Thanks, Rick

  6. #6
    Join Date
    Nov 2007
    Location
    Southern Louisiana
    Posts
    421

    Default Mm252

    Rick,

    The MillerMatic 252 is rated at 250 amps at 60% duty cycle. meaning that for regular semi-automatic welding it will do fine for what you are talking about, (duty cycle is arc time per 10 minute period. 60%= 6 minutes in 10).

    The flux cored wire you can run is typically one size larger than the solid wire, this will hold true for metalcore wires as well. So what ever your settings for 0.045 solid wire is it is where you should start with 0.052 cored wire. The difference is in the net cross section of the solid part of the wire, effectively they are the same(take the core out of the wire and measure the cross sections). Just make sure you follow the manufacturers recommendations for shielding gas. The shielding gas is critical to arc stability and transfer mode and can make or break a quality weld.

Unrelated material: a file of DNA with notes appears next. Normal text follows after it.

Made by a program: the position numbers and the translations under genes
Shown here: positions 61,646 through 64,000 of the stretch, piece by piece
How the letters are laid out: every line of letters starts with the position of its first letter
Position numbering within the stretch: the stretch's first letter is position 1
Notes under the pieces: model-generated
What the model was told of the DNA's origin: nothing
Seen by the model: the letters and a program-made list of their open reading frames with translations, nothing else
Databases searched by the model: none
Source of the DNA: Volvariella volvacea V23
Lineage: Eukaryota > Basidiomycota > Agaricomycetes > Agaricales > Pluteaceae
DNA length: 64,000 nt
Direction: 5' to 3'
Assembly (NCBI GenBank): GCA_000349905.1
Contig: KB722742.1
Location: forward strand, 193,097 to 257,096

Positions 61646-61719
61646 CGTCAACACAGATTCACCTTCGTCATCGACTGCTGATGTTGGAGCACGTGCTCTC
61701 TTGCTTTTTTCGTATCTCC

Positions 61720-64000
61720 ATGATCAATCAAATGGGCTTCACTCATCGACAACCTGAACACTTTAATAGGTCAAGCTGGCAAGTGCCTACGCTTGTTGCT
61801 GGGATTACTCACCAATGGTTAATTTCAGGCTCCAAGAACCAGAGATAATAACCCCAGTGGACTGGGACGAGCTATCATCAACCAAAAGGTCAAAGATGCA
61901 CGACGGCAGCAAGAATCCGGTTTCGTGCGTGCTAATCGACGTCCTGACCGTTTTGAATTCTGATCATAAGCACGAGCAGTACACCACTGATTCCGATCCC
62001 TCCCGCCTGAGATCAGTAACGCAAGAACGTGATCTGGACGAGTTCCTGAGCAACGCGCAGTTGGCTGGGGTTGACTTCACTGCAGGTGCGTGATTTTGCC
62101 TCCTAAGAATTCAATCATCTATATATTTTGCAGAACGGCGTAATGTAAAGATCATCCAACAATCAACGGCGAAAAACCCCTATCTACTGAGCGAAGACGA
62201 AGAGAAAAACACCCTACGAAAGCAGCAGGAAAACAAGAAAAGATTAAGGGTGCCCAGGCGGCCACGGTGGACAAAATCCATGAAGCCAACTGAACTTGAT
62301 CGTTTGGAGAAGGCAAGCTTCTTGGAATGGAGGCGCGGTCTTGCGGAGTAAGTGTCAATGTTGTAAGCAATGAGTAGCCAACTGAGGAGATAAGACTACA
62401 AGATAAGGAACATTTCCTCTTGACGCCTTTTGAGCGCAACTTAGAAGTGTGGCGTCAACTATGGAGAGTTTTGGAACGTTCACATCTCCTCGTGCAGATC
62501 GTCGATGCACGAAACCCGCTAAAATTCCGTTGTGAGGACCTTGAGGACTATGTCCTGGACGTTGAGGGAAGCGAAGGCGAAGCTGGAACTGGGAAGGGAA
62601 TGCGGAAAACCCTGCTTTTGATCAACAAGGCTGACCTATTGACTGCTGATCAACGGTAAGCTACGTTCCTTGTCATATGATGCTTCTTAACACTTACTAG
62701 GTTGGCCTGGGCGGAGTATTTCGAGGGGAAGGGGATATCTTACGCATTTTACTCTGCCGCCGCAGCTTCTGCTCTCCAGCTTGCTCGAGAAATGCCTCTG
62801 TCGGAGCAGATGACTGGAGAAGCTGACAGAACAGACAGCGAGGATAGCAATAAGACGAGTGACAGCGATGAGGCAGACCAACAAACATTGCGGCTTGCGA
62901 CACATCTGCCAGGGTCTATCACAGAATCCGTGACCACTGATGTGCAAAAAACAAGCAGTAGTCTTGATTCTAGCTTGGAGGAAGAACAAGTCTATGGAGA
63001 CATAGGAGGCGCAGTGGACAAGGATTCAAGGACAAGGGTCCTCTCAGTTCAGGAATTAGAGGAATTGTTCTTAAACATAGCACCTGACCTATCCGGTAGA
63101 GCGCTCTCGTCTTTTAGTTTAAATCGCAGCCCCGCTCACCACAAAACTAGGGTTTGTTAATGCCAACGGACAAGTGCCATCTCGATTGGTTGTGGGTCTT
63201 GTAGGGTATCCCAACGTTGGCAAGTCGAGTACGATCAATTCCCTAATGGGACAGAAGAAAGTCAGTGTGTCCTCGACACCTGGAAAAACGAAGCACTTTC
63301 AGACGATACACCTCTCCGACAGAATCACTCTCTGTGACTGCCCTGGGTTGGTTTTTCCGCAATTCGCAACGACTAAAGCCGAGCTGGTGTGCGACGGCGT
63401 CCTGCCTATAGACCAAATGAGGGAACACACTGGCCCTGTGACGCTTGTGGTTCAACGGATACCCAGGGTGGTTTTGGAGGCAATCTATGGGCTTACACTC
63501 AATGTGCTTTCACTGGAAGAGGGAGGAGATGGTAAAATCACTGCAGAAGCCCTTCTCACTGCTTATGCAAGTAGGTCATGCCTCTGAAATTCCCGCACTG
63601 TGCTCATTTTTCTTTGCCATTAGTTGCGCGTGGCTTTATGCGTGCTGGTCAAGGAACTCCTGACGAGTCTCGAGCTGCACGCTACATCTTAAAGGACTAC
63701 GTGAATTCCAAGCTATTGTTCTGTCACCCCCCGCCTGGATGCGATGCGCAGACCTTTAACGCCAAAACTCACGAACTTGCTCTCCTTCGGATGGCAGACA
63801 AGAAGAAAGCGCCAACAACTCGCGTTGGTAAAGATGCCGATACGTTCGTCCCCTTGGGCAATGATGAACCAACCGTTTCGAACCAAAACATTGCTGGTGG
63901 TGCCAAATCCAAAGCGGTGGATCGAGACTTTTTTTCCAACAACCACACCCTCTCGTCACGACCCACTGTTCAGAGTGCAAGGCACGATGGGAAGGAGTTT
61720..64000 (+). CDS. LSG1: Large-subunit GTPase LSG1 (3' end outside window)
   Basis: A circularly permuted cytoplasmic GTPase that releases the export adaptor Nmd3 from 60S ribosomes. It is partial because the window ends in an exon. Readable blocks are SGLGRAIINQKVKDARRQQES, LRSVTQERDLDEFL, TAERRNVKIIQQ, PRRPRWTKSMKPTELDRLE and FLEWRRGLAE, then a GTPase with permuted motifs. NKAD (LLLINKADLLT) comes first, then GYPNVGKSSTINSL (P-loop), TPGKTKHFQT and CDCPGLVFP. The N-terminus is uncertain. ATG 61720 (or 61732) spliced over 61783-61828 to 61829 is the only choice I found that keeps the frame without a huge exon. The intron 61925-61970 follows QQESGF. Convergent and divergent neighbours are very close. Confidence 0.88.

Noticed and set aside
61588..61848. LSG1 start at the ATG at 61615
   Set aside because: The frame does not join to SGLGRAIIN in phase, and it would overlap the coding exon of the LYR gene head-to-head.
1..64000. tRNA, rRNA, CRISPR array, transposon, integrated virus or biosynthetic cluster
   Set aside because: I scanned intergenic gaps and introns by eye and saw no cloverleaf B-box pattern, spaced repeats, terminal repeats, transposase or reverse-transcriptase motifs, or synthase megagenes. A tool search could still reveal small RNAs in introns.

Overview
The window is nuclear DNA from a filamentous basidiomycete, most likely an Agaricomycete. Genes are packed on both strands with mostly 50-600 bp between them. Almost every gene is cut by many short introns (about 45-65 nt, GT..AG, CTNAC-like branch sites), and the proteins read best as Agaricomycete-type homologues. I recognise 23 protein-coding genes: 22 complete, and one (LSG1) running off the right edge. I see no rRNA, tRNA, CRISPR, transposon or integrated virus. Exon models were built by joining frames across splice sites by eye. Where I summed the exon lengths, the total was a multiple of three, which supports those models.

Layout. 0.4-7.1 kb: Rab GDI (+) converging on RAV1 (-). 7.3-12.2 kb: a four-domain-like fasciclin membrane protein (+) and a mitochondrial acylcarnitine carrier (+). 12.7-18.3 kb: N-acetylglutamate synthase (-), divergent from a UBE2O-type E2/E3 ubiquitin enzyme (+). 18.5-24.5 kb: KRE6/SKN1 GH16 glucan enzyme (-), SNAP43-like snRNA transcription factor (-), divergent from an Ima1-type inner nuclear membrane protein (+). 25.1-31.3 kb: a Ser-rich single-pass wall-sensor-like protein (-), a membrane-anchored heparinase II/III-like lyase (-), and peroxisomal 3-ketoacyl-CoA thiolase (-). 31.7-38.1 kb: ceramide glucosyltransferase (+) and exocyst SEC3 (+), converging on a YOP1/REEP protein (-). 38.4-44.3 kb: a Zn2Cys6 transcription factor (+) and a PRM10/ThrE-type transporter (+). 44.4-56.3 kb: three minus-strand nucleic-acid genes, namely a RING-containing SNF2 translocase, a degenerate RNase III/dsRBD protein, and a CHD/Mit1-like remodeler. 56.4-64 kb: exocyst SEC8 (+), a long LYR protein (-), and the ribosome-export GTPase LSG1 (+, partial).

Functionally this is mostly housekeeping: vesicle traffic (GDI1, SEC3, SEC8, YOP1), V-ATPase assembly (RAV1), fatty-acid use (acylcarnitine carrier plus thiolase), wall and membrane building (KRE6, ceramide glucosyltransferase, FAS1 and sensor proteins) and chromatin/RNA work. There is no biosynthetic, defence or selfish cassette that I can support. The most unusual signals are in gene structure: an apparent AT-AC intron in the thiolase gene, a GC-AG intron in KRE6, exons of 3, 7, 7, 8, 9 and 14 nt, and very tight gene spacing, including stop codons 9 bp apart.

Remember also that with wire feed welding that energy is much higher than with stick and therefore your arc manipulation is different. If you whip cored wire you are likely to cause entrapments and a weave is likely to cause lack of fusion. For wire feed welding a good straight stringer bead will usually be terrific. The rule of thumb for bead size ranges from 7 to 9 times the diameter of the filler. I have found 7 to be very good but the 9 has followed the stick process and can be ok at times for wire, of course the bead size is regulated by the size of your puddle and therefore to a point your voltage. As any welder is aware you have to keep an eye on the transition point where puddle becomes bead to ensure proper build size.

    To check your energy input use:

    (voltage X amperage X 60) / travel speed = energy input in Joules

    I have found a good range for mild steel generally is to target 16,000 to 20,000 Joules. I have had good results with penetration and distortion. This has been my experience generally of course there are exceptions to any "rule". You should do the testing also to find out for yourself where to be. Obviously the lower the energy input into the material the better to minimize your heat affected zone.

    Material size will also play a big role in what settings to use.

    Take care